The "Spikey" Chip
The "Spikey" chip is the first neuromorphic chip developed in the Electronic Vision(s) group. The temporal evolution of its neurons' 384 membrane potentials is governed by the conductance based leaky integrate and fire model (LIF). A capacitive membrane integrates the charge flowing through the different ion channels. If the membrane potential reaches a fixed threshold voltage, a spike generation process will be triggered. The synapses are conductance based, with realistic levels for their reversal potentials. The shortening of the membrane time constant in the case that the total synaptic conductance reaches the high-conductance region can therefore be studied with the chip. Also, the exponential decay of the synaptic conductance is part of the design. This is important for the transformation of information from the spatial into the temporal realm. Each neuron receives input from 256 synapses. Another important aspect is the statistical distibution of neural parameters. No two neurons are equal in nature; and this should be the case in an VLSI model. By looking closely at an analog circuit, it can be seen that this is also true for microelectronics. Fluctuations in the manufacturing process lead to parameter variations of each transistor, making it an individual as well. But we want to control these fluctuations to generate neural microcircuits with a known statistical distribution of their parameters. Therefore, each electronic neuron will contain several individually tunable parameters. Plasticity is the key to understand how the brain can adapt to its environment. One important aspect of plasticity discovered in the recent years is the 'spike time dependent plasticity'. In the spiking neural network chip each synapse measures the correlation between pre- and postsynaptic signal. These measurements are used to calculate changes in the synaptic weights. A simulation of an electronic neuron is shown below. The neuron has one regular input (shown in orange) with a few additional spikes coming in and one input representing random background activity. It can be seen that the activity of the regular input alone is not strong enough to lift the membrane potential above the threshold voltage. The random background activity increases the mean membrane conductance and therefore enhances the sensitivity of the neuron to the regular input.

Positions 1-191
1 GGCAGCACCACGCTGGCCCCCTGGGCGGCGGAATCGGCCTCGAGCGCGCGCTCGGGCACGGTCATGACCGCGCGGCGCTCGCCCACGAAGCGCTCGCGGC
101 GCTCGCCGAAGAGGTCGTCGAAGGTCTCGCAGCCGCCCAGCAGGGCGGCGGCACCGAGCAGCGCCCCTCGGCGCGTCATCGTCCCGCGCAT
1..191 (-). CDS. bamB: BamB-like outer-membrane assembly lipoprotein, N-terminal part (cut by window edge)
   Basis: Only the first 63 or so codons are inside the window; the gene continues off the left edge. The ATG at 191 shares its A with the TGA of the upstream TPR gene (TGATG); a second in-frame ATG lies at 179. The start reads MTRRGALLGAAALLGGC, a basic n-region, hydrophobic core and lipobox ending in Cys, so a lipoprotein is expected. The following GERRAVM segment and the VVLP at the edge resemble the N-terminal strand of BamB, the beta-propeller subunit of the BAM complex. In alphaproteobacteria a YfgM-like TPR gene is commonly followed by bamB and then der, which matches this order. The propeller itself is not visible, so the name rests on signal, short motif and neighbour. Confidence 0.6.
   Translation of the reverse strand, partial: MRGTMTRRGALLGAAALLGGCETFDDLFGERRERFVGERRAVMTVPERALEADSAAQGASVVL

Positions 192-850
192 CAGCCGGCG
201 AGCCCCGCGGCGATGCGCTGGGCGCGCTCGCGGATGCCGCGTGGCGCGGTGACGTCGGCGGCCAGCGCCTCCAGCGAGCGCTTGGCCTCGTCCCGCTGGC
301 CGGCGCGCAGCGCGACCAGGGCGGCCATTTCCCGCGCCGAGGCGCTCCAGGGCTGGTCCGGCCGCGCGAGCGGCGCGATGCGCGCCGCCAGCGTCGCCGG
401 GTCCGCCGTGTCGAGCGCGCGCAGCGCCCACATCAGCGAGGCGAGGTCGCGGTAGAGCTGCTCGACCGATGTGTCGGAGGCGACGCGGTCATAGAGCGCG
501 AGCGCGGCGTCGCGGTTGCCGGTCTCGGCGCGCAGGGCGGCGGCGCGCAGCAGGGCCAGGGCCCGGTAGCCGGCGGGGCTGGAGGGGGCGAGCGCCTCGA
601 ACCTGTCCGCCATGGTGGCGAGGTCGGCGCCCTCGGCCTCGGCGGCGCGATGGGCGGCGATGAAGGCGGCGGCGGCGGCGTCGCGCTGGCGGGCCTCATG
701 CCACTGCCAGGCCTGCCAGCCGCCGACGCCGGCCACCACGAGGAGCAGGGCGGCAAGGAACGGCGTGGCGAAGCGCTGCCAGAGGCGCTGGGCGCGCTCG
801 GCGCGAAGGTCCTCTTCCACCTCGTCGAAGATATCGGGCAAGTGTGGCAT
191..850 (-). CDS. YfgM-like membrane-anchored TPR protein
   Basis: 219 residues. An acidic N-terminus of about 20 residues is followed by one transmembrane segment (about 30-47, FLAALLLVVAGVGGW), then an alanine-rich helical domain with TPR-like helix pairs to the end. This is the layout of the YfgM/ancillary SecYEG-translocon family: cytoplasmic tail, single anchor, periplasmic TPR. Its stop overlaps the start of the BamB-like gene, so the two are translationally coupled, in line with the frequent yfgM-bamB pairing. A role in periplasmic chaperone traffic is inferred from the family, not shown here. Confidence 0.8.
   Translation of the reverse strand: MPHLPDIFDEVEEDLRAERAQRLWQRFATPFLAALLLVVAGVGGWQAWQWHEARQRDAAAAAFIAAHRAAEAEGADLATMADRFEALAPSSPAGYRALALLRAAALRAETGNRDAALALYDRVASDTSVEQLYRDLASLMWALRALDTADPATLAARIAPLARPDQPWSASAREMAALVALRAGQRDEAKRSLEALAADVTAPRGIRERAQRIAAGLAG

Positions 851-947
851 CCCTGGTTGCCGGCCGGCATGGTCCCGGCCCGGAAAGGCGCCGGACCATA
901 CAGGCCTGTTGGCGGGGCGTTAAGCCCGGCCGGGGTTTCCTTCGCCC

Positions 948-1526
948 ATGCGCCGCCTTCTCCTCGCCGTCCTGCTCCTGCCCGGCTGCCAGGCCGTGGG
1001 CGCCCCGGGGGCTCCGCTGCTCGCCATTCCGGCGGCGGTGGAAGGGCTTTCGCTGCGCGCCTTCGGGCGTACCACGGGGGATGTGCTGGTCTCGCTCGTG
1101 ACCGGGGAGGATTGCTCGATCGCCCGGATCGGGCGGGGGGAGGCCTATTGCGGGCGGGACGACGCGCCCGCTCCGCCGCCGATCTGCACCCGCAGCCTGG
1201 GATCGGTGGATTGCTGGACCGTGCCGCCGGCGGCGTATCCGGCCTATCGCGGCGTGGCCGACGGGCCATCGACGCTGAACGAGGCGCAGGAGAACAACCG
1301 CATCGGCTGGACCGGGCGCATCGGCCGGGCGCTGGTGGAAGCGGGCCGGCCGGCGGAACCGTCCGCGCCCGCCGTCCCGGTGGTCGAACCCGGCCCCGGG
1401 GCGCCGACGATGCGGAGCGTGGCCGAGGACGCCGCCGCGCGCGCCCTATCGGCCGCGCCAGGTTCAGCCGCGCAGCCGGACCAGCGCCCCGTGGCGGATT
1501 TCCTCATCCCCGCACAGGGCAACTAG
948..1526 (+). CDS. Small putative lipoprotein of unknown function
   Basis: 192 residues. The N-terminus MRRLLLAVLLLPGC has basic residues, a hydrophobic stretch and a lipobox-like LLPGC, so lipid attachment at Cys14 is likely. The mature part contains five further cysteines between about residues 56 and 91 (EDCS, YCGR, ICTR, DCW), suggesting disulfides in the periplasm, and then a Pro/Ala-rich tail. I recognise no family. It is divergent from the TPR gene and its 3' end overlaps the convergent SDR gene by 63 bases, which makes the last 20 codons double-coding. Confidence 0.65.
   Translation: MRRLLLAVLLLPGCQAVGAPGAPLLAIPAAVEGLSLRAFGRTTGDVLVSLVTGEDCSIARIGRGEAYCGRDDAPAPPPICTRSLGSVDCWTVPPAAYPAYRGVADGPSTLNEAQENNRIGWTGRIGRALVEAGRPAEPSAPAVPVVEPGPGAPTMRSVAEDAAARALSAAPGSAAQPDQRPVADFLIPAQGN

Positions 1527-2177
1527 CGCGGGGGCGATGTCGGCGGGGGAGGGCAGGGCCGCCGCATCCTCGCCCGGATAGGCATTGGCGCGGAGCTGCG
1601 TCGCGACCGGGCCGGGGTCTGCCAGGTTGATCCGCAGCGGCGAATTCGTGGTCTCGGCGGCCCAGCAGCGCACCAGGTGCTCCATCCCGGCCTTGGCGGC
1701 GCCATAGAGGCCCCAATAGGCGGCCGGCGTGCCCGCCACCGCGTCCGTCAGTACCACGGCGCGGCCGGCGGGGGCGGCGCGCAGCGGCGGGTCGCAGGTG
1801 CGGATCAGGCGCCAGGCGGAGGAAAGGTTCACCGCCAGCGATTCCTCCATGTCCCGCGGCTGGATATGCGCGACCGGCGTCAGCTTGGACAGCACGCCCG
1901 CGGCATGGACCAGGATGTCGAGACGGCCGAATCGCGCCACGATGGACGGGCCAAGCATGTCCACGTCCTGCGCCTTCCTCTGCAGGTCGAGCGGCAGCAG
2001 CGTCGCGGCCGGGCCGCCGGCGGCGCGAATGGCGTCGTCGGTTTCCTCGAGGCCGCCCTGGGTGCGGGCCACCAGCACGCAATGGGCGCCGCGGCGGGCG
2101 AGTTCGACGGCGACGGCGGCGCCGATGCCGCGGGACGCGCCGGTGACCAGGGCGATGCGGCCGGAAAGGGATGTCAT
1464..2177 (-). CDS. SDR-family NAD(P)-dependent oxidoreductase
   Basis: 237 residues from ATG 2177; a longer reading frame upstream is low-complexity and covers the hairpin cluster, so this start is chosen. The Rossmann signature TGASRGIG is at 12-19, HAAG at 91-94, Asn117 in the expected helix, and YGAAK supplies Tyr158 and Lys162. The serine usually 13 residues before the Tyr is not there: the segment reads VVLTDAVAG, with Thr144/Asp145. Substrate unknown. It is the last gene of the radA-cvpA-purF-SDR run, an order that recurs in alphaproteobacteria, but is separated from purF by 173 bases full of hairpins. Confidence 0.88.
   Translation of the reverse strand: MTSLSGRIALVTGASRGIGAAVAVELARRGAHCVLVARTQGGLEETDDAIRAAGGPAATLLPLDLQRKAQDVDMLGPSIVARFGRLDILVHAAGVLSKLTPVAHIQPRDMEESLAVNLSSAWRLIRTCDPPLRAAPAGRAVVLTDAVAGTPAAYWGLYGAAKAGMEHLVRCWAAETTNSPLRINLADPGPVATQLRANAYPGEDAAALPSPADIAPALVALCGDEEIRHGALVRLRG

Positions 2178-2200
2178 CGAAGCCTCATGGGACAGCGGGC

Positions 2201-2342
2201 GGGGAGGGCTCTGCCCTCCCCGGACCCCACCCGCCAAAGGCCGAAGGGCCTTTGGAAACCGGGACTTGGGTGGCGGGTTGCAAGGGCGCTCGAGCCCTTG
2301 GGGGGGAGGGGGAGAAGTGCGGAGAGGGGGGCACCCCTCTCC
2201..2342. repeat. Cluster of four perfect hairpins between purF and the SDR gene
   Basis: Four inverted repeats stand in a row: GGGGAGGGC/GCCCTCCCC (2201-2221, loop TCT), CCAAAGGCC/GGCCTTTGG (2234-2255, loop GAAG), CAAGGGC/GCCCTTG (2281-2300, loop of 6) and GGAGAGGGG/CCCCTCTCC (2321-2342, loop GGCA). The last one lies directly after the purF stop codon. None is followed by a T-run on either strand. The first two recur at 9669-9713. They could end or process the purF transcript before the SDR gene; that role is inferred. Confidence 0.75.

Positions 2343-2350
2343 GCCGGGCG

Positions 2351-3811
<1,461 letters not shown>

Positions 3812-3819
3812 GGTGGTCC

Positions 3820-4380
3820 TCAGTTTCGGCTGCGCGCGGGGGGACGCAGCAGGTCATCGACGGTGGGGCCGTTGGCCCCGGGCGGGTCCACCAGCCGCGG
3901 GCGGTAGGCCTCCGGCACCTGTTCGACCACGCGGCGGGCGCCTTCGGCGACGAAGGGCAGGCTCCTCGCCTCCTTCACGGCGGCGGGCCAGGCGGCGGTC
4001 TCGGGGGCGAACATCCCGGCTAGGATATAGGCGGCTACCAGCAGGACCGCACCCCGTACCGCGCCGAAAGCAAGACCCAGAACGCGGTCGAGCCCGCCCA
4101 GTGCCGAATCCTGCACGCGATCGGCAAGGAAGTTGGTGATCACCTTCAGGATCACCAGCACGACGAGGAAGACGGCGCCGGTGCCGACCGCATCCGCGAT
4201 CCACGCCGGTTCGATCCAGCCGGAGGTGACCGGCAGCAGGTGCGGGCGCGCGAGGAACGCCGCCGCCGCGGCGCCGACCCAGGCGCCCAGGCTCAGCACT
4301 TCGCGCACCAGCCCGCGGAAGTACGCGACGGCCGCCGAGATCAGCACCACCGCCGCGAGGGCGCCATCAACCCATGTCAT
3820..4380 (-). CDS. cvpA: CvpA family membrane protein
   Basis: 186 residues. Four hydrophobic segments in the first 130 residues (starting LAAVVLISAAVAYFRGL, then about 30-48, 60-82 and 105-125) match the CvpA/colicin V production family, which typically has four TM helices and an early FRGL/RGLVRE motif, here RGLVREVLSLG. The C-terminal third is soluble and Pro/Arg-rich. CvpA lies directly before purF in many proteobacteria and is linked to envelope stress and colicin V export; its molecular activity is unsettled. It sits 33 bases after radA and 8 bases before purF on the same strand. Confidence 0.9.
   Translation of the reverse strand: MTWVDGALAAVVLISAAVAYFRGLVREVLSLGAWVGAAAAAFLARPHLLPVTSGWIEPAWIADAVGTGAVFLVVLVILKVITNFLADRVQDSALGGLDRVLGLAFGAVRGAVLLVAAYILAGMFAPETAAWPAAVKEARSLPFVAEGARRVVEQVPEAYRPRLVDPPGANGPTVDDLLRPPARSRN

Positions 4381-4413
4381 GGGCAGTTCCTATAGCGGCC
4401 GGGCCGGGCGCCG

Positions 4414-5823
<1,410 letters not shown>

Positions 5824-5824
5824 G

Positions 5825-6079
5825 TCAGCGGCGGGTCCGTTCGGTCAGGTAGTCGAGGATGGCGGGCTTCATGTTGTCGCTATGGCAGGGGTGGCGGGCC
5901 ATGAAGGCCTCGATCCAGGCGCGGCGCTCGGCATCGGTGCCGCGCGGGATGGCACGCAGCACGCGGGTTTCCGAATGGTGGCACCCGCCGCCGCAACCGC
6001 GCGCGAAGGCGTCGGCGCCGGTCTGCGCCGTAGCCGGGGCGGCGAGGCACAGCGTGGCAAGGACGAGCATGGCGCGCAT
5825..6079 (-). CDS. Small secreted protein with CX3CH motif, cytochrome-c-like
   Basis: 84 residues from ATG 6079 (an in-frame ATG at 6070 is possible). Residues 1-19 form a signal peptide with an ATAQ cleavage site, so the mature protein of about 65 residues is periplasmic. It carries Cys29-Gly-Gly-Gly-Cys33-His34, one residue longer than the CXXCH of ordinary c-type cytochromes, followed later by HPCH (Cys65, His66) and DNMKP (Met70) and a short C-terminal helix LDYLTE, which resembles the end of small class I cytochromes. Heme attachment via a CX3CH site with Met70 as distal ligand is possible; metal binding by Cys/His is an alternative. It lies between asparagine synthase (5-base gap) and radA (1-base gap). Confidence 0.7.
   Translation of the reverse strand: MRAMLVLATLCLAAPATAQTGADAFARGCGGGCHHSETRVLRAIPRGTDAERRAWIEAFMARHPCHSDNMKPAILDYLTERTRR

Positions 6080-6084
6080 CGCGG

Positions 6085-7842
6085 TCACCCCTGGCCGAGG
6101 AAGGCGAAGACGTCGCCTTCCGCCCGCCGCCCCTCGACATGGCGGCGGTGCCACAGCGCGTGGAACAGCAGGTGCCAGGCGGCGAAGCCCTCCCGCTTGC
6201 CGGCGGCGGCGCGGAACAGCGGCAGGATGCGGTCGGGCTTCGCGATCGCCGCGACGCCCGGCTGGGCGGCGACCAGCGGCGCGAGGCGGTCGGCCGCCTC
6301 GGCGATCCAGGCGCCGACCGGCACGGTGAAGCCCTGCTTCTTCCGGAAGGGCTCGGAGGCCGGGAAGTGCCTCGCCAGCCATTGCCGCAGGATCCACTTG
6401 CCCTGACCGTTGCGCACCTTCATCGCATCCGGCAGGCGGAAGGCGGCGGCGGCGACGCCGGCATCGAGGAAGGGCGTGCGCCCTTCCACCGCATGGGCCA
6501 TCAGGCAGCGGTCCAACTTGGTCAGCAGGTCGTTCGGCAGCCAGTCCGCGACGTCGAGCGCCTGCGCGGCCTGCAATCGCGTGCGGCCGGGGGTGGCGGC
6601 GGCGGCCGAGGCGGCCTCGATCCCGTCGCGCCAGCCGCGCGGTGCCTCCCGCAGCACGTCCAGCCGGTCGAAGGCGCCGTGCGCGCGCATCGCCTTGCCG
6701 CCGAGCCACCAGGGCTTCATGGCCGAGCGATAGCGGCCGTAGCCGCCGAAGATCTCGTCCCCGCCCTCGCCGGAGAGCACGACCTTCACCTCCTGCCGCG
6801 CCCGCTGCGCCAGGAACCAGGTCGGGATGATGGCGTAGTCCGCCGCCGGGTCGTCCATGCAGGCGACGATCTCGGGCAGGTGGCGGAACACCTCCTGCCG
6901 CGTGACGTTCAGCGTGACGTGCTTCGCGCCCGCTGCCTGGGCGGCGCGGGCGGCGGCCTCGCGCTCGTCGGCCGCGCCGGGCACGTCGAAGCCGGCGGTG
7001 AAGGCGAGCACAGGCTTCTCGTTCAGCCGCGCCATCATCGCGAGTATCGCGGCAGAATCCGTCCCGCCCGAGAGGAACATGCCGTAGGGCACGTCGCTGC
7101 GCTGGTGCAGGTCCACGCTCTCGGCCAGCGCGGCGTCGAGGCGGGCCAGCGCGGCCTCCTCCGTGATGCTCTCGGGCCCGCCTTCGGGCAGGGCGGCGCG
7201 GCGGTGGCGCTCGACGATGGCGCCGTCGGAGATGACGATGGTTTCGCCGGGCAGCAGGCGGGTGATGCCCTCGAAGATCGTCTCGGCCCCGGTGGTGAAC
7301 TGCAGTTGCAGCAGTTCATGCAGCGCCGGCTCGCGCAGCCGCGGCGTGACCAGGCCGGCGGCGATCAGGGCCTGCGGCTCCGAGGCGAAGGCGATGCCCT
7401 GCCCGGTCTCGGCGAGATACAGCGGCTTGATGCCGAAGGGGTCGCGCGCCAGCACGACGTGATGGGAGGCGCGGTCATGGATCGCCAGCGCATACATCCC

The following picture shows the first working prototype of the spiking neural network chip realised in a 0.18 um CMOS technology:
A comparison of the membrane potential between the chip and a numerical simulation (performed by NEST) is shown below: